2. Do you tend to write more for villains or heroes? I tend to write characters with more villainous qualities than not. In the character’s mind, they know exactly what they are doing and why and as Faelyn is fond of saying, and the icon indicates, All is fair in the pursuit of power. Faelyn spent her life living by that creed because of who and what she is. Other characters, such as sheldonsandscia is a sociopathic little bastard. He does what he does and feels not the slightest bit of remorse, except in the very odd instance and with very few people. nomanselizabth does what she does because she is a queen, and as a monarch, unpleasant tasks that guarantee one’s survival have to be undertaken. I don’t know that any of them really sit around and dream up new and interesting ways to be villainous, however.

3. Who wins more often in your stories, the good guy or the bad guy? It’s a toss up. Sometimes one side wins over the other, but everyone is a villain or a hero, depending on your point of view. My stories tend to be about survival and the character going for what he or she wants. Formulaic who wins and who loses scenario rarely enter into the picture.

4. Have you ever written a redeemable / reformed villain? A good guy turned bad? Yes. I wrote a muse from child to adult who was just sweet and cute and she slowly changed into something else that in no way resembled her former self. That was hard, because I really rather liked the inquisitive little girl that was there before she lost her innocence.

5. Are there any themes among your bad guys – do you tend to write zombie stories, fantasy villains, etc?
Again, it is about the redeeming qualities of each villain that my muses interact with. captainbarbossa, early on, in spite of his dangerous exterior and arrogance has things about him that provide those small moments of creamy delicious story flavour! is a muse where you clearly do have a bit of sympathy for the Devil! There are lots of wonderful villain muses that my muses will itneract with. such as the Giovanni’s from the World of Darkness fandom. It is a natural for Faelyn / Fanny since she is half Unseeliewhich means,
“Unblessed” She even went as far to marry the “bad guy from the Three Musketeers fandom, The Comte de Rochefort as played by all_forme because they understood each other as more “heroic” muses wouldn’t have.

6. Are some of your antagonists non-villains, just at cross purposes from the hero?

I have NPC’s for that purpose and most of them are just ignorant and foolishly try to stand between my muses and their stated goals. Of course each side has varying degrees of success, neither side can win all of the time. Besides, conflict is what drives a story.

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Wednesday: Mood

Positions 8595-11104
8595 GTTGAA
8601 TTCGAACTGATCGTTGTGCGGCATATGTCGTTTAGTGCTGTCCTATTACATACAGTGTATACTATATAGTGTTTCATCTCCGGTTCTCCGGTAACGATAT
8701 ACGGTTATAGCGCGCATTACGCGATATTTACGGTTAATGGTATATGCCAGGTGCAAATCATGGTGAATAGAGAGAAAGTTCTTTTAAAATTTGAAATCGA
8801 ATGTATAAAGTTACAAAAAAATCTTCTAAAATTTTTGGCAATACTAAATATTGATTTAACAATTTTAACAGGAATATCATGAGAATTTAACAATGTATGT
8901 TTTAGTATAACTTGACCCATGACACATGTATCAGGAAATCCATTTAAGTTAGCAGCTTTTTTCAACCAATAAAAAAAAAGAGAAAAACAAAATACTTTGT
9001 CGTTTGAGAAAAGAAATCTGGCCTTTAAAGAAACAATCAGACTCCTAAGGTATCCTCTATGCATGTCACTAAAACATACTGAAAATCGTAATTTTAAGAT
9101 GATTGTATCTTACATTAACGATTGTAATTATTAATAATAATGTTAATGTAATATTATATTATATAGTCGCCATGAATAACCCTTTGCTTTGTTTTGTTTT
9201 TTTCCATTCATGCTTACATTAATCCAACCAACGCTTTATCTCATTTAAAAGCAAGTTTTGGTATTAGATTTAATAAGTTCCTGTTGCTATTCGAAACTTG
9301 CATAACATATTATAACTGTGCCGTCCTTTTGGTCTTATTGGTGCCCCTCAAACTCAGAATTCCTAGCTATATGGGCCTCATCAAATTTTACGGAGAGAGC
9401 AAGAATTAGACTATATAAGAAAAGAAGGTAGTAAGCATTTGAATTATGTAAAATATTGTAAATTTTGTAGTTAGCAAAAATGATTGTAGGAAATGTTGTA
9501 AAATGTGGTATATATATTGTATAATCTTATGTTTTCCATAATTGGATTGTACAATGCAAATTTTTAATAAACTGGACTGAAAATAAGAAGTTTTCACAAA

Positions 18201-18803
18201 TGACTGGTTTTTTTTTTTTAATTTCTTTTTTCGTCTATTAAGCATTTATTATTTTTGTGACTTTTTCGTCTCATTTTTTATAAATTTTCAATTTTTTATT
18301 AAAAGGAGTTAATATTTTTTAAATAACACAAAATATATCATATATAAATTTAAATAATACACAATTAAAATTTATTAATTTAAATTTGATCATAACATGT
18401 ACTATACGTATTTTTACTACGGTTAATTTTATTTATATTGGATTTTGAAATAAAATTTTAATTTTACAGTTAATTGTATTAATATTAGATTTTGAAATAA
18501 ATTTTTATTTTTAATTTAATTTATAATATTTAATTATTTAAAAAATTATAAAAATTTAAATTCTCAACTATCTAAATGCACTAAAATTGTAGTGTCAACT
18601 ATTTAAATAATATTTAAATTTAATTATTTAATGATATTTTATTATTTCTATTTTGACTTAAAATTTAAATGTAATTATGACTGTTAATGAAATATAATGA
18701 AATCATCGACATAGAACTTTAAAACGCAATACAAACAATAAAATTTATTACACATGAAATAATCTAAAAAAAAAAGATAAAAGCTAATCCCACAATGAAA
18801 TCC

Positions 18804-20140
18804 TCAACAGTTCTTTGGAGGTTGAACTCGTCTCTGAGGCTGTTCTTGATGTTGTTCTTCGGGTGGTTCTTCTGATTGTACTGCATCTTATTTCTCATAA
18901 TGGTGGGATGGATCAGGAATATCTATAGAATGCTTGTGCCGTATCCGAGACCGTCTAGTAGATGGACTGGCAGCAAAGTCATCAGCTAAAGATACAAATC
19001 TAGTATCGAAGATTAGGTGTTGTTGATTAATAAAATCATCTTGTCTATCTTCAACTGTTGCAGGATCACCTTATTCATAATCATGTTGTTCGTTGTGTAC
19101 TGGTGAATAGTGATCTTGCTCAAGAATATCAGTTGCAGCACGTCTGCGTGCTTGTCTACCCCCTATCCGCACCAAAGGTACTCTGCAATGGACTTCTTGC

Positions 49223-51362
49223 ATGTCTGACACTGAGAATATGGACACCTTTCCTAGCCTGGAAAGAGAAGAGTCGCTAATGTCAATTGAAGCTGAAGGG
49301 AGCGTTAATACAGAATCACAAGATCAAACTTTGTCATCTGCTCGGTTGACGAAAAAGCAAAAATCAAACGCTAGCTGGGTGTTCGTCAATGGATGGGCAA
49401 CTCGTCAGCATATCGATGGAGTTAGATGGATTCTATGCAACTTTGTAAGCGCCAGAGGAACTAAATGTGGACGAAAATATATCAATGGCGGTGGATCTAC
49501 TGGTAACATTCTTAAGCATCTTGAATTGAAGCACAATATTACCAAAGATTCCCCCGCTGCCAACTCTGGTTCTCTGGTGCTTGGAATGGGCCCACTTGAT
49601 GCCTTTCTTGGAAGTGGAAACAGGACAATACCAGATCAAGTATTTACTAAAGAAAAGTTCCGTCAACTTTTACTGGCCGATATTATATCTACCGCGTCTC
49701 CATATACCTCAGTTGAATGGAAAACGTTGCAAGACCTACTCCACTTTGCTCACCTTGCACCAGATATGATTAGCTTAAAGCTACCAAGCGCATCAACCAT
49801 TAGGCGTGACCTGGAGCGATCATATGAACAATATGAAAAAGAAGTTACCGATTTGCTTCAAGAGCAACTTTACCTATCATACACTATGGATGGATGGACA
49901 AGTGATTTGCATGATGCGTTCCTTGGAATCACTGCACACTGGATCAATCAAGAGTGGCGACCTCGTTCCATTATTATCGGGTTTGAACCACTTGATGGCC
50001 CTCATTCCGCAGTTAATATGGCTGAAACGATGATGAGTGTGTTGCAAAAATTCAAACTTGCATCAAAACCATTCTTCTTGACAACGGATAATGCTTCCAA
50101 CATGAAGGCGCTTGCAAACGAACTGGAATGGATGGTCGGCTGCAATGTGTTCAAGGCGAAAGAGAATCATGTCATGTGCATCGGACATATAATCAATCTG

Today, we challenge you to find and share a picture that visually represents your mood right now.

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OOC: Grrr!!

For the record, The PDF version of “The Memoirs of the Count de Rochefort” by Cortilz de Sandras (English Translation) is a complete disaster! Then again, maybe it is just the version of it for Kindle PC that is completely unreadable. Anyway…what’s with all these codes and HTML and nonsense?! It is so bad on the Kindle ap that it is completely unreadable. I just want to find out who thought it was ok to upload something so wretched to archives.org and ask what they could have been thinking. Thankfully, however, I have an actual physical copy and just have to figure out the difference between the use of “F’s” and “S’s” and you can pretty much get the general gist. I have always thought that a better rendition of the ‘Memoirs’ from the famous D’artagnan romances would be fantastic since, unbeknownst to most, they are based off of real people. Alexandre’ Dumas shamelessly ripped off both Cortilz and his co-writer, Auguste Maquet and yet gets all of the credit for being so bloody brilliant.

Anyway…

It is officially spring break which means a mad flurry of cleaning and fixing up so we can get the house appraised, refinanced and my ex husband off the mortgage, etc. Then there’s the eBook to finish up and the two manuscripts and upload them to Kindle. Then there is the FAFSA to finish, the scholarship application and the business plans for “Backwoods” and “Dragon Legacy”.

All this and I am supposed to get some sleep in there somewhere.

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Quick Update

I apologise for my continued absence. Believe me when I say it is not apathy. I do try to glance at LJ once in a while, however, with less than 20 days in the semester, two papers due, four final exams and three production projects in the offing – one of which has got to be well underway by Tax Day, April 15th as the crew goes on the road to film the documentary until the end of the month – my world is insane. Apparently I am just one single credit hour away from being what is considered “overloaded” by the school’s standards. :-/

But I did manage to get my taxes done.

I realise that there are those that don’t have the patience to hang in. That’s ok. I completely understand. If I am not posting and commenting, then it is natural to do some spring cleaning of your friends lists.

I also realise that I have not done prompts for a couple of weeks. They will be updated this weekend.

Many of you and your families are in my thoughts and prayers. Some are going through some really rough times, and I honestly do not know how you get up in the morning and face it all. I am thinking of you, I am reading when I can.

Stay safe, stay sane (if you can), and know I will be back when I can.

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Wednesday – Picture that Causes You To Cry

The Unseelie are not easily moved to tears.

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Munday Survey Says….

Attitude in relation to authority figures

Faelyn being High Lady and Queen of the Fortunate Island thinks of herself as an authority figure. As long as she agrees that that person or institution has equal or greater “authority” than herself things are fine. She is, though, a diplomat and can play the subordinate and the suplicant if it is to her calculated advantage to do so. She hotly resents the Christian Church, particularly the Catholic Faith, but she sees many protestants as being far worse in their subjugation and exploitation of women. She won’t be overt in her undermining those authorities, but she does work covertly in achieving her objectives.